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REVIEW Plain text for smartphones & printers


Johann Sebastian BACH (1685-1750)
Brandenburg Concertos
Concerto No. 1 in F, BVW 1046 [22:00]
Concerto No. 2 in F, BVW 1047 [12:31]
Concerto No. 3 in G, BVW 1048 [9:23]
Concerto No. 4 in G, BVW 1049 [16:04]
Concerto No. 5 in D, BVW 1050 [22;16]
Concerto No. 6 in B flat, BVW 1051 [17:45]
Walter Schneiderhan (solo violin)
Wiener Soloists/Jascha Horenstein
rec. 21-25 September 1954, Vienna
PRISTINE AUDIO PASC468 [43:54 + 56:05]

A typical performance of the Brandenburg Concertos given in 1954, the year of this recording, might have used a sub-set of a modern instrument symphony orchestra, augmented by a harpsichord.

Horenstein, however, assembled a group of twenty-two players and used a mix of modern and period instruments.  Among the latter are a violino piccolo, violas da gamba, recorders and a harpsichord.  The other winds and strings are modern instruments.  Nikolaus Harnoncourt and Paul Angerer (both to become conductors and, in Angerer's case, also a composer) are among the players.

As a comparison, I listened to a Philips recording made by Neville Marriner and the Academy of Saint Martin's in the Fields in 1980 (their second recording of these works).  Marriner, like Horenstein, uses a combination of modern and period instruments, many played by distinguished guest artists including Jean Paul Rampal, Carl Pini, and Henryk Szeryng.

Most of Marriner's tempos are faster than Horenstein's, but not by huge margins, and there are a few movements where Horenstein's are swifter.  I infer from this that Horenstein's speeds are fast for their time.  The playing in both sets is alert and polished.

Horenstein's sound is bright, full and clear, with the horns excitingly forward in the First Concerto.  The strings, as the accompanying notes acknowledge, have an 'edge' and this adds a touch of astringency which devotees of 'historically informed' performances may enjoy, but which others may tire of, if too much is heard at one sitting.  It's better, perhaps, to hear each disc at a separate listening session.

Marriner's Philips sound is more refined, marginally warmer and has the benefit of stereo engineering.  His horns in the First Concerto are more recessed, but still satisfying.  An oddity in his set is the addition of a middle movement in the Third Concerto.  Officially, the work has only two movements and, according to the Oxford Dictionary of Music, this has led to much speculation by scholars concerning the 'missing' movement.  Marriner has 'solved' this problem by inserting a brief Adagio identified by Philips simply as 'BVW 1019a'.  Investigation shows this to be part of the first version of the Sonata for violin and keyboard No. 6 in G Major.  It sounds quite effective in the concerto.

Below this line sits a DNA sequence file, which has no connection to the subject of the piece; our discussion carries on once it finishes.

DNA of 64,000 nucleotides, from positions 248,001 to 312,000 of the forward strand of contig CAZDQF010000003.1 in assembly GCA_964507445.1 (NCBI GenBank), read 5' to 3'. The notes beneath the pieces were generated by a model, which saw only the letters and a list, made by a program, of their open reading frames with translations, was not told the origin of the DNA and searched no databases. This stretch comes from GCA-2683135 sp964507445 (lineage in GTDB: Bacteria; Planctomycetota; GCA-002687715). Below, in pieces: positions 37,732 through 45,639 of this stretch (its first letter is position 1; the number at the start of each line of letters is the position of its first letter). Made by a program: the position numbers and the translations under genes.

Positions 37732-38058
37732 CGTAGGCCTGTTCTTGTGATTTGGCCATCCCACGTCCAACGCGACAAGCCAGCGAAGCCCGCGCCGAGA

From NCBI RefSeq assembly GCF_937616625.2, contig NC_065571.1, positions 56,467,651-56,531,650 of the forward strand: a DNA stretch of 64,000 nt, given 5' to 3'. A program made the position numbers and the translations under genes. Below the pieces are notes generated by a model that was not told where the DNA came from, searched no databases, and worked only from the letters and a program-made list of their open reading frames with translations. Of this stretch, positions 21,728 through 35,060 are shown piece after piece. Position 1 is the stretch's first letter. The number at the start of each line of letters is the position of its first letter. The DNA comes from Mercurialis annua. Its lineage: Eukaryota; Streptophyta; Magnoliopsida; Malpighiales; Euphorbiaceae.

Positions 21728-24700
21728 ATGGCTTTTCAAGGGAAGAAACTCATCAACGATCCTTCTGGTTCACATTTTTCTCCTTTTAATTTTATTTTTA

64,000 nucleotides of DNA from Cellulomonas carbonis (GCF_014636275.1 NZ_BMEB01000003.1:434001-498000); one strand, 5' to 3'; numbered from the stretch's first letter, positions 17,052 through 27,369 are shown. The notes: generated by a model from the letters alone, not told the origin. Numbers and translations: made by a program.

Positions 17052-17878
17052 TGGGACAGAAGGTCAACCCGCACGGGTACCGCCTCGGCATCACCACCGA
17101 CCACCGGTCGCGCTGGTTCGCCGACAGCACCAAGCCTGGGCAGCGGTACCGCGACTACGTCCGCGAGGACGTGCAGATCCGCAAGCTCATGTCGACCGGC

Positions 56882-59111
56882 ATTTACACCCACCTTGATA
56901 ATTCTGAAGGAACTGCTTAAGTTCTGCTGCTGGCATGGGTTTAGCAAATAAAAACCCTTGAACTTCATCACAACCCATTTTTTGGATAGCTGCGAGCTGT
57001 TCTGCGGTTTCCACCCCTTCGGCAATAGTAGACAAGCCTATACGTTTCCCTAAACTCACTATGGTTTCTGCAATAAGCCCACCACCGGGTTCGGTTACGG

It is in the Sixth Concerto that the two conductors differ most in their approach (specifically in the last two movements).   The Second Movement is marked Adagio ma non tanto ('Slow but not too much').  Horenstein ignores the qualifier and directs a leisurely, 'heavenly' Adagio.  He follows this without pause with a swift and energetic Final Movement Allegro.  This slightly unorthodox approach provides a contrast between the two movements which is extremely exciting.  It is a master stroke by a master conductor.

Marriner obeys the tempo marking of the Second Movement and 'pushes' it slightly, without losing all repose.  His following Allegro is comparatively leisurely with the result that there is less contrast between the movements and less excitement than Horenstein finds.

I rounded off my Brandenburg Concerto listening sessions with some extracts from a period instrument set performed by the Dunedin Consort conducted by John Butt and released on Linn Records. The Consort has ten musicians, one to a part, with Butt conducting from the harpsichord. As reported in Kirk McElhearn’s review of this set, the pitch is a low 392 Hz and Butt is quoted as saying that this ‘brings a warmth and glow to the sound’ which ‘tends to encourage a slightly slower but more subtle articulation for most instruments’.

I did find these qualities of warmth and subtlety in the extracts I heard and, whilst these are unmistakably ‘historically informed’ performances, my ears weren’t taxed in a way they might have been by a colder and more relentless approach. In the Sixth Concerto, Butt doesn’t make the dramatic contrast Horenstein did between the last two movements, but in the Slow Movement he is more relaxed than Marriner and faster than him in the Finale. The set has received enthusiastic reviews.

In sum, Horenstein's well executed and sometimes exciting performances can be regarded as advanced for their time, a kind of 'half-way house' between the traditional approach to these works and modern renditions.  Making due allowance for their relatively unrefined string sound, they would make a worthwhile supplement to much more recent recordings Bach lovers might have in their collections.

Rob W McKenzie



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